“Napz is a wearable device intended to schedule lucid dreams and thus produce actual rest and better patterns of REM sleep. Its interface allows the programming, design, and analysis of dreams. As everybody is different the device needs to be calibrated to each individual,” Garcia explains.

Dream manipulation is a method commonly used to assist those who suffer insomnia, severe nightmares, PTSD and other sleep disorders. The idea is that, with Napz, users will be able to access controlled dreams much quicker and without the many hours of training typically required.

Napz was recently showcased at V&A’s Digital Design Weekend.

[Images: British Council Creative Economy]

This glove can translate sign language into text and audio 

Maker designs a smart glove that translates sign language from hand gestures into visual text on a screen and audible dialog.

In an effort to improve communication between people with different disabilities, designer Hadeel Ayoub has developed a smart glove capable of converting sign language into readable text and audio.


The aptly named SignLanguageGlove works by using several flex sensors attached to the fingers that record their position, while an accelerometer​ detects which way the glove is oriented. Built around the mighty Arduino, all of the collected data is fed into a computer program that identifies the gestures and displays the correct output.


Ayoub, who is also a student at Goldsmiths, University of London, has gone through a series of prototypes with each version less clunky than the one before. The original model, which looked like a bunch of wires attached to a winter glove, consisted of five flex sensors, an Arduino board and a four digit graphic numerical display. It worked by interpreting the user’s gestures and translating them into visual letters on a screen.


The second iteration was a bit faster, more durable, and featured smaller hardware. The Maker incorporated a LilyPad Arduino (ATmega328) and tinier flex sensors, as well as revamped the software to allow text to scroll on a screen, deleting the old and adding the new.


Her latest piece incorporates a text-to-speech chip with the majority of equipment sewn into the lining of what appears to be a Rawlings batting glove. She is currently working towards integrating a language translation function into the system, too. This way, when finished with her next prototype (dubbed ​Reach All​), a user will be able to connect to a smartphone via an embedded Wi-Fi module. The motions will then be relayed wirelessly and translated in real-time through its accompanying app.

Pretty amazing stuff, right? You can head over to the Maker’s Tumblr page to see the progression of her work.

Felted Terrain is an interactive wool landscape

This installation allows users to interact with kitted fabric in an audible, visual and tactile manner. 

Inspired by the rolling, mossy landscape of Iceland, Felted Terrain translates the shapes of a natural environment through the generation of three-dimensional, interactive textile. When installed as a piece of furniture, surface and sensory outlet, the knitted fabric is able to transcend beyond its familiarity as merely a clothing material, and lets users experience it in ways never before conceived.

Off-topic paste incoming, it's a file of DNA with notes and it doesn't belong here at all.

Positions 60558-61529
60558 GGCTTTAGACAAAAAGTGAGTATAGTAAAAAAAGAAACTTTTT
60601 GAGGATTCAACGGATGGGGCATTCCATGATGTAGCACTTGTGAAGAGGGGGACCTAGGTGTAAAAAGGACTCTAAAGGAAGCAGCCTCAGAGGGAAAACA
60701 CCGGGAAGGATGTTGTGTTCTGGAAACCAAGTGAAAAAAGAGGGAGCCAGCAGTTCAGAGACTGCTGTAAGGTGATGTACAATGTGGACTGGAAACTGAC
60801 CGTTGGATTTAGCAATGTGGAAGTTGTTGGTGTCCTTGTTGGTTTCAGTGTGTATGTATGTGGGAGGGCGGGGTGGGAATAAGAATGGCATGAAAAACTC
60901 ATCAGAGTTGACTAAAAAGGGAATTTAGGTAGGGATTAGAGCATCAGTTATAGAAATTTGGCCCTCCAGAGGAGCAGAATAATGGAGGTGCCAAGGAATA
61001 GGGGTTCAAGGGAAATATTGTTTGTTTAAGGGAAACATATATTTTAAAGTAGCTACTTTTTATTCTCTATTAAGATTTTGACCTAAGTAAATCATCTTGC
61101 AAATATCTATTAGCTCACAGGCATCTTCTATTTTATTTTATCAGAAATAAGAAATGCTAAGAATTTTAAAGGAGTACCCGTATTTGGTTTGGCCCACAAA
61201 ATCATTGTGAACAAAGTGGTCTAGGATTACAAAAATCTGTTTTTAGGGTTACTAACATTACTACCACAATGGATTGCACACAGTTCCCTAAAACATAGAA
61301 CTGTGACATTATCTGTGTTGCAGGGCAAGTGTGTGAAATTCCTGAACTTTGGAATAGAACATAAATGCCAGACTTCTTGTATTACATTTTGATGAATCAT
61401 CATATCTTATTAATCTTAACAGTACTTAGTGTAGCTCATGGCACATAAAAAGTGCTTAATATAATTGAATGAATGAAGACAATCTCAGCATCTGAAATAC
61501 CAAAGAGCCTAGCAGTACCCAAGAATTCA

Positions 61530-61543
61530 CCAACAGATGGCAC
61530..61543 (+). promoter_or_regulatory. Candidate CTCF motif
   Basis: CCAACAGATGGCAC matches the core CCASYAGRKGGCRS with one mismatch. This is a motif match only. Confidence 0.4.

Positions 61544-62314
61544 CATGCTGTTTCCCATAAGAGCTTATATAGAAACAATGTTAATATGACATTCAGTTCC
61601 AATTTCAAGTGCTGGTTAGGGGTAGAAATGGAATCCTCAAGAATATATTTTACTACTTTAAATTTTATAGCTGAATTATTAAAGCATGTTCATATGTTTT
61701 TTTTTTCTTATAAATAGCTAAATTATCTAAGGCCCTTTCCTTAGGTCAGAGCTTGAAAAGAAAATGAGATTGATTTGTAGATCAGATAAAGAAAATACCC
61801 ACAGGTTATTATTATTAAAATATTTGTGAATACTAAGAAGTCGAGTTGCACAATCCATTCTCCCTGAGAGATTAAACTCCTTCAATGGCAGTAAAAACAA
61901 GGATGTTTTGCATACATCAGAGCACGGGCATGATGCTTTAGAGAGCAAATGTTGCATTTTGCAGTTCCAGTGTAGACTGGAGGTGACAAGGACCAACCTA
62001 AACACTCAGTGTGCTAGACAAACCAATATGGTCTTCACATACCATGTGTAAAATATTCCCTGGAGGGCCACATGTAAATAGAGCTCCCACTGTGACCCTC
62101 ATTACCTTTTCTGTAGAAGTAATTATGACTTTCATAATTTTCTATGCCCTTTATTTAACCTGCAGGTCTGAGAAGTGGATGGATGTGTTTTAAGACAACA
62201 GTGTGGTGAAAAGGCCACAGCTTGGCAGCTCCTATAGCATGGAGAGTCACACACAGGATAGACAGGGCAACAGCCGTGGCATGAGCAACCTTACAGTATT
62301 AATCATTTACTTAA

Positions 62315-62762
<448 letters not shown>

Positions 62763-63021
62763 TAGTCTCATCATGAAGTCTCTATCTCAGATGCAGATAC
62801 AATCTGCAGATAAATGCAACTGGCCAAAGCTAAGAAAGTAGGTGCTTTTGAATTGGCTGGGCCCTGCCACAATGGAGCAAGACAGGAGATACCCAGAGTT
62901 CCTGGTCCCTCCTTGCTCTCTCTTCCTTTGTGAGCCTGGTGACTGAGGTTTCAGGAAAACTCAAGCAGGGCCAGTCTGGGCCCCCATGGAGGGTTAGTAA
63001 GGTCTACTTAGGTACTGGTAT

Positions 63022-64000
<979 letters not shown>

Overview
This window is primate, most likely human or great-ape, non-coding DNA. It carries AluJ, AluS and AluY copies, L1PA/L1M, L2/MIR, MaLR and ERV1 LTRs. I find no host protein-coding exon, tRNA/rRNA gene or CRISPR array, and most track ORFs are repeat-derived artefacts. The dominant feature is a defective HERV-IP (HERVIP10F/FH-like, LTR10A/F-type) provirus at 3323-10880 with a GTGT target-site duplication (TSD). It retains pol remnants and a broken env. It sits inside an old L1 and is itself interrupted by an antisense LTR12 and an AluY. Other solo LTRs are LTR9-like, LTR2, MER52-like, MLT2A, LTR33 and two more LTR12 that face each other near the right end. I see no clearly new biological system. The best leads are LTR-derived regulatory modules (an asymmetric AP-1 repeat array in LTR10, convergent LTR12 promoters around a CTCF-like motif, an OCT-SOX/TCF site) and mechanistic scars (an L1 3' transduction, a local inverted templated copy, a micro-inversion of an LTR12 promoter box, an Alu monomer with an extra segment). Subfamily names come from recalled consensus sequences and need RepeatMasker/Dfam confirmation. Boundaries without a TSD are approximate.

The project, which is the brainchild of Maker and recent MIT MArch graduate Yihyun Lim, attempts to subvert the notion of felted textile typically used throughout the handmade craft world by integrating various soft electronics, computational design and alternative means of fabrication.

Lim used a circle packing script to generate a knitting pattern in Rhino3D. Once created, conductive thread was knitted together with wool yarn at the center of each circle to make capacitive sensor tips. Each of these points were stitched back to an Arduino Lilypad (ATmega328), which was loaded with a modified CapSense Arduino code. Meanwhile, an XBee module was employed to wirelessly connect the computer to the textile.


The received serial data was then transferred to a Processing script, so that every time a bump was touched, the circuit connects and translates into a sound and a sine wave graph. The size of each circle corresponds to the pitch of a musical note, which enables a tactile touch to not only be felt, but heard and visualized as well.

The Terrain was knitted using a hand-operated machine in one square meter patches. Completed sections were sewn together and underwent multiple washings as part of its shrinking process to create a tightly-packed felt textile. These pieces were then formed and air dried to retain the shape of bumps.


Intrigued?Head over to the project’s official page here.

This jacket can play electronic music

First, there were wearables. Then, there were hearables. Now, get ready for soundables.

Designed by Ylenia Gortana in collaboration with New York musician Birdmask, Showpiece is a jacket that functions as an actual electronic music interface. The garment, which at first appears to look just like an ordinary winter coat, is comprised of touch-sensivtive tiles that replace its typical down insulation.